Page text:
Item Number JLGt045
- Matte print on photographic paper
- 10-3/4" X 13-5/8" actual photo size
- 1-3/4" soft white matte (all around)
- 2-3/4" rustic/finished pine wood frame (all around)
- 19-3/4" X 22-1/2" finished size
- Shipping weight = 6lbs.
- Price = $150.00 (Includes shipping!)
- To purchase, call: (518) 915-4949
Or, send an e-mail to: firstname.lastname@example.org
This was a "must see" destination for me; I had read about the Wounded Knee Massacre years ago
and so wanted to go to the place where the last armed confrontation between the Native American people and the United States Army had taken place. My purpose here was not to visit
a place where a battle had happened or a victory by one side or another was accomplished; it was to pay homage to the fallen and hope, in some small way, to see and feel how the Lakota
tribes people, still living on the Pine Ridge Indian Reservation today, cope with such a tragic memory. From all my observations, it is still an open wound!?!
Here's something about the Wounded Knee Massacre: "White officials became alarmed at the religious fervor and activism and in December 1890 banned the Ghost Dance on Lakota reservations. When the rites continued, officials called in troops to Pine Ridge and Rosebud reservations in South Dakota. The military, led by veteran General Nelson Miles, geared itself for another campaign." "The presence of the troops exacerbated the situation. Short Bull and Kicking Bear led their followers to the northwest corner of the Pine Ridge reservation, to a sheltered escarpment known as the Stronghold. The dancers sent word to Sitting Bull of the Hunkpapas to join them. Before he could set out from the Standing Rock reservation in North Dakota, however, he was arrested by Indian police. A scuffle ensued in which Sitting Bull and seven of his warriors were slain. Six of the policemen were killed."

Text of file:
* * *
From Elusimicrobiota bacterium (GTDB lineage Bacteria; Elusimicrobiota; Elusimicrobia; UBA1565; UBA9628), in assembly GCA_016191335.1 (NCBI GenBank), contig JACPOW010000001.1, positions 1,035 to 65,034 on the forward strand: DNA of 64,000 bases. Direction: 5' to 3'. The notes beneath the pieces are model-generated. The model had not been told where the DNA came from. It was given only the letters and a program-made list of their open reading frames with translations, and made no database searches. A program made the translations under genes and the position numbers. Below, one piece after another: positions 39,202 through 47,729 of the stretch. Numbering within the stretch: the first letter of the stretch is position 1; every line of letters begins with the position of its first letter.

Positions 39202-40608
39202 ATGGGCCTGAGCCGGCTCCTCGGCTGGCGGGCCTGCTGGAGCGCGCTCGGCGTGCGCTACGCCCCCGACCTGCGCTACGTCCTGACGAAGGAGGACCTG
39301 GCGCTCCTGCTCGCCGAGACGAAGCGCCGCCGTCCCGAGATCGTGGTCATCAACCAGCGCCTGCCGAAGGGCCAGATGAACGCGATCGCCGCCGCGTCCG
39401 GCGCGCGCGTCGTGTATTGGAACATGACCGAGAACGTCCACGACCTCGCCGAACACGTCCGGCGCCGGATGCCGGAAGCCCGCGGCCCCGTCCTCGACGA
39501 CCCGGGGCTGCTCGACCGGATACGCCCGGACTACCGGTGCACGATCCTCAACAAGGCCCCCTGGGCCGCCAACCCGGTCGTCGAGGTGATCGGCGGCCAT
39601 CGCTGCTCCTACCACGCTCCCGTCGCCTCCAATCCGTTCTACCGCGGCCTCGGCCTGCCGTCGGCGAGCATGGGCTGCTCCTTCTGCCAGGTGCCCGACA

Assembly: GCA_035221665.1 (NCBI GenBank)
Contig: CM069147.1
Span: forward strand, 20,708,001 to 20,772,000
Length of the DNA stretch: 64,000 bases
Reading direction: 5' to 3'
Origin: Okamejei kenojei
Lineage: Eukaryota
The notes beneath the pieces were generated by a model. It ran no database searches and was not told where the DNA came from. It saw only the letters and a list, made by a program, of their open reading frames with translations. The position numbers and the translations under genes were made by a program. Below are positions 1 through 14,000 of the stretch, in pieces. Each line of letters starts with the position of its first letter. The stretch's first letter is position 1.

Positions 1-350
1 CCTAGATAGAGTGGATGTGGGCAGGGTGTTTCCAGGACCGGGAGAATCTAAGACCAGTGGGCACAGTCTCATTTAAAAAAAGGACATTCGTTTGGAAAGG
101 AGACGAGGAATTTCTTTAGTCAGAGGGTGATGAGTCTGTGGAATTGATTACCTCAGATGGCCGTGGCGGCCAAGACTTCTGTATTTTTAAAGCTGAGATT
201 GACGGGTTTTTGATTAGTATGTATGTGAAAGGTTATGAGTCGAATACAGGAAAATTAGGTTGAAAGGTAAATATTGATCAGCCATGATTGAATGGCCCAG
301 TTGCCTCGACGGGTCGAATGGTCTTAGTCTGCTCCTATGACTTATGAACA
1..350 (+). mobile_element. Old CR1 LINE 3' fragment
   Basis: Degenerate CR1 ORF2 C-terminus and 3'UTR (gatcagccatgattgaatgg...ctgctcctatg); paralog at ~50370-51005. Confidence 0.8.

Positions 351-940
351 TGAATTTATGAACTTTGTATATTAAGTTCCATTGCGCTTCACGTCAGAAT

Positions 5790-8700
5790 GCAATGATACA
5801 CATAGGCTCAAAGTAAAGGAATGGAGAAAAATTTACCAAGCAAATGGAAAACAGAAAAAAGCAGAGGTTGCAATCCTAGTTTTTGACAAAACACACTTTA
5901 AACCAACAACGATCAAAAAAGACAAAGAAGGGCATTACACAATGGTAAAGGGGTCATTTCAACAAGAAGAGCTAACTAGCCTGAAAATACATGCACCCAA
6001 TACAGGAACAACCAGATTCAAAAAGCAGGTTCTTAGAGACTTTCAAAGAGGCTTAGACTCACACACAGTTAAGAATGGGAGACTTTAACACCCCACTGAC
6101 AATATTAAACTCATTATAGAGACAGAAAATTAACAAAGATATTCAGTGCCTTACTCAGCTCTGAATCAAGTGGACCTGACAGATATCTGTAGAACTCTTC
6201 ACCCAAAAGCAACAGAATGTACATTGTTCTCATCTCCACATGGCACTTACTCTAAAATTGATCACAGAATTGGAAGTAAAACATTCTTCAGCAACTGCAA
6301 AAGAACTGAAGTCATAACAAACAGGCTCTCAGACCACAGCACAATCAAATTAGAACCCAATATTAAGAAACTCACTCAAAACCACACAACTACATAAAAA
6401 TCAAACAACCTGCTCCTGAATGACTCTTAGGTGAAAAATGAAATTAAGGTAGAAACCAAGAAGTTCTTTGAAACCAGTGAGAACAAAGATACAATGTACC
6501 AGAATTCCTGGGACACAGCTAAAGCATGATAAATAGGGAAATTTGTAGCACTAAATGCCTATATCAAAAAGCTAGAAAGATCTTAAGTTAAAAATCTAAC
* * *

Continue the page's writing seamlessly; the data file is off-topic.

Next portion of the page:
"General Miles had also ordered the arrest of Big Foot, who had been known to live along the Cheyenne River in South Dakota. But, Big Foot and his followers had already departed south to Pine Ridge, asked there by Red Cloud and other supporters of the whites, in an effort to bring tranquility. Miles sent out the infamous Seventh Calvary led by Major Whitside to locate the renegades. They scoured the Badlands and finally found the Miniconjou dancers on Porcupine Creek, 30 miles east of Pine Ridge. The Indians offered no resistance. Big Foot, ill with pneumonia, rode in a wagon. The soldiers ordered the Indians to set up camp five miles westward, at Wounded Knee Creek. Colonel James Forsyth arrived to take command and ordered his guards to place four Hotchkiss cannons in position around the camp. The soldiers now numbered around 500; the Indians 350, all but 120 of these women and children."
"The following morning, December 29, 1890, the soldiers entered the camp demanding that all Indian firearms be relinquished. A medicine man named Yellow Bird advocated resistance, claiming the Ghost Shirts would protect them. One of the soldiers tried to disarm a deaf Indian named Black Coyote. A scuffle ensued and the firearm discharged. The silence of the morning was broken and soon other guns echoed in the river bed. At first, the struggle was fought at close quarters, but when the Indians ran to take cover, the Hotchkiss artillery opened up on them, cutting down men, women, children alike, the sick Big Foot among them. By the end of this brutal, unnecessary violence, which lasted less than an hour, at least 150 Indians had been killed and 50 wounded. In comparison, army casualties were 25 killed and 39 wounded. Forsyth was later charged with killing the innocents, but exonerated."